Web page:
So I say this: to hell with keeping us in your thoughts and prayers. Don’t wait until you lose a friend or colleague forever before deciding to act. Transgender and gender-expansive people alone can’t win this fight. We need your help in amplifying our voices, educating yourself and others, donating to supportive groups, volunteering, voting out politicians driven by hate and ignorance, and listening and providing love and support to the transgender and gender-expansive people in your lives.

Each of the amazing gains our community has made has been opposed by people who would rather we stay hidden and excluded from society, or increasingly, would simply prefer us dead. These are, and have always been, the stakes. We celebrate (and fight for) Transgender Day of Visibility so there are fewer lives to mourn on Transgender Day of Remembrance.

Maggie Gallagher
Director of People and Culture

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Plenty of people don’t “look like” what our backwards society assumes they should for their pronouns - me and my partner are both trans, but not interested in hormones or surgeries, and we’re not exactly dressed as paragons of femininity or androgyny, because we shouldn’t have to be.


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thejeff wrote:


In this case it sounds like MadScientistWorking knows more about this harassment and the specific group involved than we do. I'll accept their judgement. It's not like transphobes having Nazi sympathies is all that surprising. I certainly wouldn't extend it to all OSR players are even Nazi-adjacent. Or even all transphobic OSR players. It definitely exists in...

Yeah I don't feel comfortable centering someone's harassment in this thread. I know exactly who it is because well there are only so many members of the RPG community with fascist leanings and I used google.


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Fergie wrote:
Freehold DM wrote:
Hello Alison. Hello Fergie.

Freehold!

Only a little over a month before Jacob Riis Beach officially opens!
While I usually don't get out there until later in the season, I hear there is a good time to be had during Pride day/week/month.

I'll post in the LGBT thread to invite Paizo folks in the Fall, but don't wait for an invitation, there is always a party, and you're always welcome!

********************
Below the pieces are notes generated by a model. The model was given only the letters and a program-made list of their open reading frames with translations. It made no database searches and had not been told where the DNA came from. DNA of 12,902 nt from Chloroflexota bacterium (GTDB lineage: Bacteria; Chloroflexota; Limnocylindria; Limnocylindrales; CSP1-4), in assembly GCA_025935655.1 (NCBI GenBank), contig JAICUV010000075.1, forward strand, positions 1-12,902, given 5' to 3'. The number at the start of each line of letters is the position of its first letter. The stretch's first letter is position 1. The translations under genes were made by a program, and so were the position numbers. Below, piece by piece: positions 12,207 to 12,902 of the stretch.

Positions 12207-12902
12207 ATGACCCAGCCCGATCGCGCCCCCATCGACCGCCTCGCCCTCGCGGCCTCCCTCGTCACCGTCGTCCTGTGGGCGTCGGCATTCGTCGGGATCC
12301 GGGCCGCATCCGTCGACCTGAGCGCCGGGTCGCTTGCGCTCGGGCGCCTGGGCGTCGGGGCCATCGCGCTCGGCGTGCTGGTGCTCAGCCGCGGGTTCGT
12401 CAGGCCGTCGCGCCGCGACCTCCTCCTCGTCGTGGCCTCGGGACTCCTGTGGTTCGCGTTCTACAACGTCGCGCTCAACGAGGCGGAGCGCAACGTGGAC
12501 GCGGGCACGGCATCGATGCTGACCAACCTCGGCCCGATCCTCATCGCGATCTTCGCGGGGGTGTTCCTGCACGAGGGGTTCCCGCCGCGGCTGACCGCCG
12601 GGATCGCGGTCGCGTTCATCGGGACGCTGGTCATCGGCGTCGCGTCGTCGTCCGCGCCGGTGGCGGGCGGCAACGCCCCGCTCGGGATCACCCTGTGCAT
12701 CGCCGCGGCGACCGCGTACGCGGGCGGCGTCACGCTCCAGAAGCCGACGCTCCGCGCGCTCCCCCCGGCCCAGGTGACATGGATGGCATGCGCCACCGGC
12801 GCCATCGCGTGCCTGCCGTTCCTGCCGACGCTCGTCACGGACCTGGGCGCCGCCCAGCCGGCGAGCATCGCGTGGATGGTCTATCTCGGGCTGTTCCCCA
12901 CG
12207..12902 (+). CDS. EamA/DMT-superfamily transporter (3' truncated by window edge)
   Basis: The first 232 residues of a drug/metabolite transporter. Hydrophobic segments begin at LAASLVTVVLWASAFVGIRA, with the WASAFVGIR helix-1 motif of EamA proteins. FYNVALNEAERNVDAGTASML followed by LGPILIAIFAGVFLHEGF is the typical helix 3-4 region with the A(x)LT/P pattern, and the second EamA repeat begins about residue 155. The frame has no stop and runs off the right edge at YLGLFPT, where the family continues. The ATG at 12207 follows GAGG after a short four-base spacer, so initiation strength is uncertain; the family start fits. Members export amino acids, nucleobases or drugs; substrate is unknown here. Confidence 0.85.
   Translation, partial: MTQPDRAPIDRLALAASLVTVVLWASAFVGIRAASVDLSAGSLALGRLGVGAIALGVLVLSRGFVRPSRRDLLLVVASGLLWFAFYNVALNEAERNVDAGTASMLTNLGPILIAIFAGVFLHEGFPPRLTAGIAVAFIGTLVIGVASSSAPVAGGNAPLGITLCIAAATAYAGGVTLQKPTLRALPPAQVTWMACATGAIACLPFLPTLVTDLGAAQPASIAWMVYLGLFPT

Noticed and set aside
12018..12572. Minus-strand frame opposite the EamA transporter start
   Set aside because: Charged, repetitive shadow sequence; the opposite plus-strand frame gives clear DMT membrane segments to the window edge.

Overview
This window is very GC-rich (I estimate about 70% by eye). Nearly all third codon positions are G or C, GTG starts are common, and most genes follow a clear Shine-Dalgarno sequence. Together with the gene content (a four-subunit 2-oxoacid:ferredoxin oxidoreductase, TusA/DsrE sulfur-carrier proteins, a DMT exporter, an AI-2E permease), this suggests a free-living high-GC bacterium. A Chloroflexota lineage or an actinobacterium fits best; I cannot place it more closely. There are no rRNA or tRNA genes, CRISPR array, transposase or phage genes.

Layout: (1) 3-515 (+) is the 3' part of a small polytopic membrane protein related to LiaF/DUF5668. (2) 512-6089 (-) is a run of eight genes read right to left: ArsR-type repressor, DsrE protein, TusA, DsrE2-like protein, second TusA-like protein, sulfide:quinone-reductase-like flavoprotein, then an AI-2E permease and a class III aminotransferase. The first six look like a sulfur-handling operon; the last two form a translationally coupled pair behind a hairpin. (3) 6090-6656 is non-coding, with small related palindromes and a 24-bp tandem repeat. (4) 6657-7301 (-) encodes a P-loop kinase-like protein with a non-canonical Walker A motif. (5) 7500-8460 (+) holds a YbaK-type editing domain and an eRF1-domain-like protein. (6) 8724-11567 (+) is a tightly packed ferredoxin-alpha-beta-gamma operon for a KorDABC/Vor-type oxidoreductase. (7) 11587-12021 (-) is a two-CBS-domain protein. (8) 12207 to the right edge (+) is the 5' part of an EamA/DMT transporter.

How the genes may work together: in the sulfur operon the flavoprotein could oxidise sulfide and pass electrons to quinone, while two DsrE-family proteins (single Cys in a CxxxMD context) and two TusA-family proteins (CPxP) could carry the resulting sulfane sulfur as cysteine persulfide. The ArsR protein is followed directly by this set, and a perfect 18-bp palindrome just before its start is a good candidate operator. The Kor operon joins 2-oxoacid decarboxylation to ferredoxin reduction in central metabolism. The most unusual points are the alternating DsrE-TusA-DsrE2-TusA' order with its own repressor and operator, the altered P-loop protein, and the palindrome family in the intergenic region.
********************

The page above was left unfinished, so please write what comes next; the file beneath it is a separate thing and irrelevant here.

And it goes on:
EDIT: Last June there was a big event for Trans Youth organized by Brooklyn Liberation. Brooklyn Liberation is a QTPOC grassroots collective that organizes in the name of Black Trans Liberation. While an event for 2022 hasn't been announced yet, check the website brooklynliberation.com for an event later in the Spring or early Summer.

I look forward to hanging out with you there this summer.


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keftiu wrote:
Plenty of people don’t “look like” what our backwards society assumes they should for their pronouns - me and my partner are both trans, but not interested in hormones or surgeries, and we’re not exactly dressed as paragons of femininity or androgyny, because we shouldn’t have to be.

Getting strong Mystique vibes here.


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starting to suspect these x-men might be a metaphor for something ;p


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Kobold Catgirl wrote:
starting to suspect these x-men might be a metaphor for something ;p

I don't know. I'd kill for superpowers

Dataphiles

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Pathfinder Starfinder Society Subscriber
keftiu wrote:
Plenty of people don’t “look like” what our backwards society assumes they should for their pronouns - me and my partner are both trans, but not interested in hormones or surgeries, and we’re not exactly dressed as paragons of femininity or androgyny, because we shouldn’t have to be.

The number of times I've had to remind players that my Orc, named Harmony, who wears flowers in her hair and dresses in feminine-assigned clothing attire, and who I've continually refereed to as 'She', shouldn't be addressed as 'he' simply because I'm not wearing my make-up...


Alison-Cybe wrote:
keftiu wrote:
Plenty of people don’t “look like” what our backwards society assumes they should for their pronouns - me and my partner are both trans, but not interested in hormones or surgeries, and we’re not exactly dressed as paragons of femininity or androgyny, because we shouldn’t have to be.
The number of times I've had to remind players that my Orc, named Harmony, who wears flowers in her hair and dresses in feminine-assigned clothing attire, and who I've continually refereed to as 'She', shouldn't be addressed as 'he' simply because I'm not wearing my make-up...

This makes me think of Rat Queens with Orc Dave. While Orc Dave is unabashedly male, his abilities are seen as feminine in his society.

I love Orc Dave. But I hate the work's approach towards Garys.